Diamondbacks Prospect #25: 3B Jaime D'Antona

Diamondbacks Prospect #25: 3B Jaime D'Antona

Once the top power prospect and best third base prospect in the organization, Jamie D'Antona has developed differently than many had anticipated. He's now a legitimate .300 hitter with less power, and he's learning a new position.

Vitals:

Name: Jaime D'Antona
Draft: 2nd Round, 2003
Position: Third Base
DOB: 5/12/1982
Height: 6'2"
Weight: 215 lbs
B/T: R/R

History: Drafted as one of the "Three Amigos" alongside Carlos Quentin and Conor Jackson in 2005, Jaime D'Antona had been considered the Diamondbacks prospect with the highest power ceiling.  He had a long swing that he used to generate immense power and boasted a rifle arm from the hot corner.

But it wasn't long before the organization decided to work with D'Antona to make more contact, placing less emphasis on his power stroke.  And year after year, he displayed a disheartening lack of improvement in terms of third base defense.  Now, the large Wake Forest alumnus has become a legitimate .300-hitter and has been dabbling defensively behind the dish.

"He's still a corner guy trying to learn the catcher position," said infield coordinator Tony Perezchica during the offseason.  Indeed, five of his first six starts of the 2008 season came at the hot corner, while the outstanding appearance came behind the plate.  You have to question how well the man can learn such a demanding position just playing there once a week.

Others wonder too.  The Diamondbacks left D'Antona unprotected in the Rule V draft even though he batted over .300 the past two seasons, and better than .295 in every month last year besides May.  No team bit on him due to concerns about his being able to play serviceable defense at either third, first, or catcher.  For D'Antona to regain his status as a truly hot prospect, he'll either need to prove himself more capable at one of those positions or begin to hit so well that his defensive liability becomes tolerable.          

Yr Team AB R H 2B 3B HR RBI SB CS BB SO AVG OBP SLG
01 WForst 253 65 92 14 1 17 77 1 1 28 50 .364 .431 .628
02 WForst 223 54 75 10 1 20 83 2 0 47 40 .336 .450 .659
03 WForst 214 59 77 19 1 21 82 1 0 38 34 .360 .450 .752
  Yakima 271 46 75 18 1 15 57 0 0 35 60 .277 .356 .517
04 Lancstr 273 45 86 18 1 13 57 2 3 16 36 .315 .353 .531
  El Paso 71 2 15 3 1 0 7 0 0 2 16 .211 .230 .282
05 Tenn 410 58 102 25 2 9 49 5 6 44 67 .249 .322 .385
06 Tenn 462 72 144 30 0 17 68 2 1 54 88 .312 .383 .487
07 Tucson 483 79 149 43 5 13 86 3 2 40 57 .308 .362 .499
Minors 1970 302 571 137 10 67 324 12 12 191 324 .290 .352 .472

Statistics Courtesy of The Baseball Cube

Batting and Power:  D'Antona changed his hitting mechanics to give him a quicker, more compact swing.  This has replaced his home run power with a flair for gappers.  D"Antona led the organization with 43 doubles last year, a mark that was also good for third in the PCL.  More importantly, he cut down on his strikeouts significantly.  Now he puts the ball in play all the time.

Although he hit just 13 homers last season, D'Antona could turn many of his doubles into homers as he gets even stronger.  He's not going to have the power of Mark Reynolds, the prospect who leap-frogged D'Antona to become the Diamondbacks' starting third baseman, but he'll hit for a much higher batting average.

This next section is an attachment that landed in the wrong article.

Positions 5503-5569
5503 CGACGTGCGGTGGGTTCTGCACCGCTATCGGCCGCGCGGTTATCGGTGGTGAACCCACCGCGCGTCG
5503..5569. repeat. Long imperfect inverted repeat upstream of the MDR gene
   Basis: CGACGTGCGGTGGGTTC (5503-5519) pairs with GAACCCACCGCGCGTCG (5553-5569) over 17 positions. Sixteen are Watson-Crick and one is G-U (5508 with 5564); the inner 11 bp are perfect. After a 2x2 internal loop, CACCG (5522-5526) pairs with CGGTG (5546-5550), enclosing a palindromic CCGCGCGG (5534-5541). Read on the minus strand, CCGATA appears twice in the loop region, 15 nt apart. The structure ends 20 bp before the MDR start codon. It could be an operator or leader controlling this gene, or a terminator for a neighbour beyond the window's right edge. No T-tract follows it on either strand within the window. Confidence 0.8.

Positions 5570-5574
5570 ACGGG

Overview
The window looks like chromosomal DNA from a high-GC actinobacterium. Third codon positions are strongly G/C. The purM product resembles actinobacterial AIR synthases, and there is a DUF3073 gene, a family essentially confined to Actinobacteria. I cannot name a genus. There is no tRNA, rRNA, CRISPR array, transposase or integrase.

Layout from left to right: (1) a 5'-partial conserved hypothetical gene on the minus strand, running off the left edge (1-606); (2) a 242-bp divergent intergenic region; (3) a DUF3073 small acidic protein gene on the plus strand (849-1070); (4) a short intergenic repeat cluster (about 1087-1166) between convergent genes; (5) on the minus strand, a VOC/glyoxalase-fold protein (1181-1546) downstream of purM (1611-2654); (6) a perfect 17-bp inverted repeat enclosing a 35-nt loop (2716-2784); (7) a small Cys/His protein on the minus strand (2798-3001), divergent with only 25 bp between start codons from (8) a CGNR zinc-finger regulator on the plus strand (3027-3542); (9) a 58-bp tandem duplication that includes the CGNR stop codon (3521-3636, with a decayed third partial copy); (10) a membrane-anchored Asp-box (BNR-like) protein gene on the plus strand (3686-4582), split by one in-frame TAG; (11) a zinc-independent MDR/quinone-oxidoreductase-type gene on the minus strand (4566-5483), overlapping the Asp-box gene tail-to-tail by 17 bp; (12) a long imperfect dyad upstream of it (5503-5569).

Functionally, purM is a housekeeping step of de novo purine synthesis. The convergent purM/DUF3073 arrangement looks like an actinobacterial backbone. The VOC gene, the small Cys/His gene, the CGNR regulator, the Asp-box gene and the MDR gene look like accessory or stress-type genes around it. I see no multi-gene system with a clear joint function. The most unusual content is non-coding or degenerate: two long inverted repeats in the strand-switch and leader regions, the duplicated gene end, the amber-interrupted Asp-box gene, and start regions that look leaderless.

Base Running and Speed:  The lumbering D'Antona somehow managed to leg out five triples last season.  This is a considerable aberration; D'Antona's ticket to the majors won't have any mention of his base running prowess stamped on it.

Defense:  Tony Perezchica listed D'Antona as having the best infield arm in the organization.  Unfortunately, the best arm in the world becomes useless if you cannot properly handle the few balls that your limited range allows you to get to.  In the words of one scout we spoke to, "he lacks mobility and soft hands, which makes him below average at whatever position he plays."

Which evidently got the organization thinking - what is the best position for a player with a great arm who lacks mobility?  Catcher.  But while D'Antona has gunned down his share of runners in his limited experience behind the dish, he's also committed six errors and allowed eight passed balls in his 28 games of regular season catching experience.

"Is he going to play catcher every day in the big leagues?" Perezchica mused.  "Probably not.  It's always hard to learn when you're only doing it once or twice a week.  But if he can help us out in the organization, be a third-string catcher and a big league third base/first baser corner guy, then he's got a chance at least to be on the 25-man roster in the big leagues."

Major League Clone: Edwin Encarnacion

Prediction: His fielding percentage at third base is just .916.  That simply has to improve for D'Antona to become a viable major league player.  If he's at least passable in that regard, he could then become a nifty, versatile player for a National League team.  

ETA:  Obviously, D'Antona can hit in the big leagues now.  When will his defense get to where it needs to be?  I thought it would have happened by now.  He turns 26 in May, and should at least earn a September callup this year, and that audition could determine his ultimate future.

Send questions or comments for Keith Glab to future_backs@yahoo.com

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